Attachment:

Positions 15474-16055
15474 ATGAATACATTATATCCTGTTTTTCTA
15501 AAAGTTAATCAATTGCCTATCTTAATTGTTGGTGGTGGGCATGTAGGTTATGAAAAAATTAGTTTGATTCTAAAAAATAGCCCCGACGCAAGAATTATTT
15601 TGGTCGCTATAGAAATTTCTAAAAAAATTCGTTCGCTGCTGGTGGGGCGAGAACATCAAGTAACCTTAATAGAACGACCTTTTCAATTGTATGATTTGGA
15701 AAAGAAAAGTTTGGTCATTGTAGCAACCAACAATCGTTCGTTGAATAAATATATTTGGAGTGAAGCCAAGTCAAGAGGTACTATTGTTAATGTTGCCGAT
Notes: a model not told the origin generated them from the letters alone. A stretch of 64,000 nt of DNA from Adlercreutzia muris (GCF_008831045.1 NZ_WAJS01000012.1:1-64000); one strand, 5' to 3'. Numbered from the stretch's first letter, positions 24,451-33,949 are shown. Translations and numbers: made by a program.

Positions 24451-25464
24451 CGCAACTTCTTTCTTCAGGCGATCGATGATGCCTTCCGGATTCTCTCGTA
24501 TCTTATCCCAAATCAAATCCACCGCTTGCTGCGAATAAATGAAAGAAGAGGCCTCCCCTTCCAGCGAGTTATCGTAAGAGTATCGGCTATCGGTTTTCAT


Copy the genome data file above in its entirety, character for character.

Positions 15474-16055
15474 ATGAATACATTATATCCTGTTTTTCTA
15501 AAAGTTAATCAATTGCCTATCTTAATTGTTGGTGGTGGGCATGTAGGTTATGAAAAAATTAGTTTGATTCTAAAAAATAGCCCCGACGCAAGAATTATTT
15601 TGGTCGCTATAGAAATTTCTAAAAAAATTCGTTCGCTGCTGGTGGGGCGAGAACATCAAGTAACCTTAATAGAACGACCTTTTCAATTGTATGATTTGGA
15701 AAAGAAAAGTTTGGTCATTGTAGCAACCAACAATCGTTCGTTGAATAAATATATTTGGAGTGAAGCCAAGTCAAGAGGTACTATTGTTAATGTTGCCGAT
Notes: a model not told the origin generated them from the letters alone. A stretch of 64,000 nt of DNA from Adlercreutzia muris (GCF_008831045.1 NZ_WAJS01000012.1:1-64000); one strand, 5' to 3'. Numbered from the stretch's first letter, positions 24,451-33,949 are shown. Translations and numbers: made by a program.

Positions 24451-25464
24451 CGCAACTTCTTTCTTCAGGCGATCGATGATGCCTTCCGGATTCTCTCGTA
24501 TCTTATCCCAAATCAAATCCACCGCTTGCTGCGAATAAATGAAAGAAGAGGCCTCCCCTTCCAGCGAGTTATCGTAAGAGTATCGGCTATCGGTTTTCAT